National Miner's Union and Other Radical Groups

The economic distress—both local and national—combined with the United Mine Workers of America’s unwillingness to support the miners provided the opening for what John Hennen calls a “radical alternative.” The National Miners Union (NMU) was the result of the American Communist Party’s decision to no longer “bore from within” established trade unions but instead to create its own unions. Pledging to back the striking miners when traditional outlets like the Red Cross were withholding aid, the NMU earned the allegiance of a small but dedicated number of miners.   Other leftist labor unions including the International Workers of the World (IWW) assisted the strikers and the NMU, and groups such as the socialist League for Industrial Democracy (LID) collected clothing and money on college campuses to distribute to the striking miners and their families.

Included in this section (see documents at the bottom of this page) is an article published in the New York Times reporting on student groups who arrived in Kentucky to support the miners and a photograph of students being turned away from what was likely the Kentucky-Tennessee state line.  Pay particular attention to the unique broadsides (posters or fliers).  They would have been distributed among the miners or posted on buildings to announce a meeting or march, and some were circulated in cities where the NMU and other radical groups were trying to raise money and gather supplies to aid the striking miners.  Look at the documents and begin to analyze them by answering these questions:

  1. Who are the narrators (authors) of your documents and in what context are they speaking or writing?
  2. What points of view are being expressed in the materials under review?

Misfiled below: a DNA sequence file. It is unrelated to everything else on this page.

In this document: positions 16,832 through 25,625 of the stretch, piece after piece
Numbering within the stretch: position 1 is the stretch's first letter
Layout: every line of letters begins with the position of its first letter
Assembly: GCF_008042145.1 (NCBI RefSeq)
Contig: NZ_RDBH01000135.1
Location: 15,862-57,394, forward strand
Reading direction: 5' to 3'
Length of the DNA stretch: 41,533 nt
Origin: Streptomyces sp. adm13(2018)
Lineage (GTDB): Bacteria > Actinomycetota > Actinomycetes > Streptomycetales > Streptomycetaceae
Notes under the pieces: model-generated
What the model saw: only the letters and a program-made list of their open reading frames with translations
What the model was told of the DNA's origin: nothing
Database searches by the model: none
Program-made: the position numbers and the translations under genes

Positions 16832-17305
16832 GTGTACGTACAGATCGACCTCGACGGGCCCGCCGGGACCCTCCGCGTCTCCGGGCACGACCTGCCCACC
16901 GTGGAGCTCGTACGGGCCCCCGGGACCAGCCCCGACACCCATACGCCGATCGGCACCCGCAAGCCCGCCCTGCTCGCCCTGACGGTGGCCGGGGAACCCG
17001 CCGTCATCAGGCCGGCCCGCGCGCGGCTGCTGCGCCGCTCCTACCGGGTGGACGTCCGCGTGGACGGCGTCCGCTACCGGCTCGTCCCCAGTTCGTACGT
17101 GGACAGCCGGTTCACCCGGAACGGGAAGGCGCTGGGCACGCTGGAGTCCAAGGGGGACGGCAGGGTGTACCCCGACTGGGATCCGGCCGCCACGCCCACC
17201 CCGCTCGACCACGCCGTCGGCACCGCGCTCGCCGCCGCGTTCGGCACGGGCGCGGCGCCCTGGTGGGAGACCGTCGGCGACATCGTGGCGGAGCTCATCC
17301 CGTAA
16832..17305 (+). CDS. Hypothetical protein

3. How do these sources add to your understanding of the strike?
  4. Attitudes about race and gender were used to both support and denigrate the NMU.  Select a document that shows how rhetoric about gender or race was employed to influence the strike.  Provide a few sample passages and discuss their rhetorical power.  

Dwight Billings, Professor of Sociology and Appalachian Studies and Kate Black, Curator of the Appalachian Collection discuss the influence the National Miners Union and other radicals, particularly groups of college students who arrived in Bell and Harlan counties, had on the strike.

 

nytstudents

 

The New York Times, March 26, 1932.  p. 15

donaldson

Herndon J. Evans Collection, 1929-1982, 82M1; Box 2, Folder 6; Special Collections, University of Kentucky Libraries, Lexington

buskids

 

Herndon J. Evans Photograph Collection, 1929-1982, PA82av1; Box 1, Item 27; Special Collections, University of Kentucky Libraries, Lexington

questions

Herndon J. Evans Collection, 1929-1982, 82M1; Box 2 Folder 2; Special Collections, University of Kentucky Libraries, Lexington

pineville

 

Herndon J. Evans Collection, 1929-1982, 82M1; Box 2 Folder 2; Special Collections, University of Kentucky Libraries, Lexington

honest

 

Herndon J. Evans Collection, 1929-1982, 82M1; Box 2 Folder 2; Special Collections, University of Kentucky Libraries, Lexington

expose

 

Herndon J. Evans Collection, 1929-1982, 82M1; Box 2 Folder 2; Special Collections, University of Kentucky Libraries, Lexington

drive

 

Herndon J. Evans Collection, 1929-1982, 82M1; Box 2 Folder 2; Special Collections, University of Kentucky Libraries, Lexington

answer

 

Herndon J. Evans Collection, 1929-1982, 82M1; Box 2 Folder 2; Special Collections, University of Kentucky Libraries, Lexington

call

 

Herndon J. Evans Collection, 1929-1982, 82M1; Box 2 Folder 2; Special Collections, University of Kentucky Libraries, Lexington

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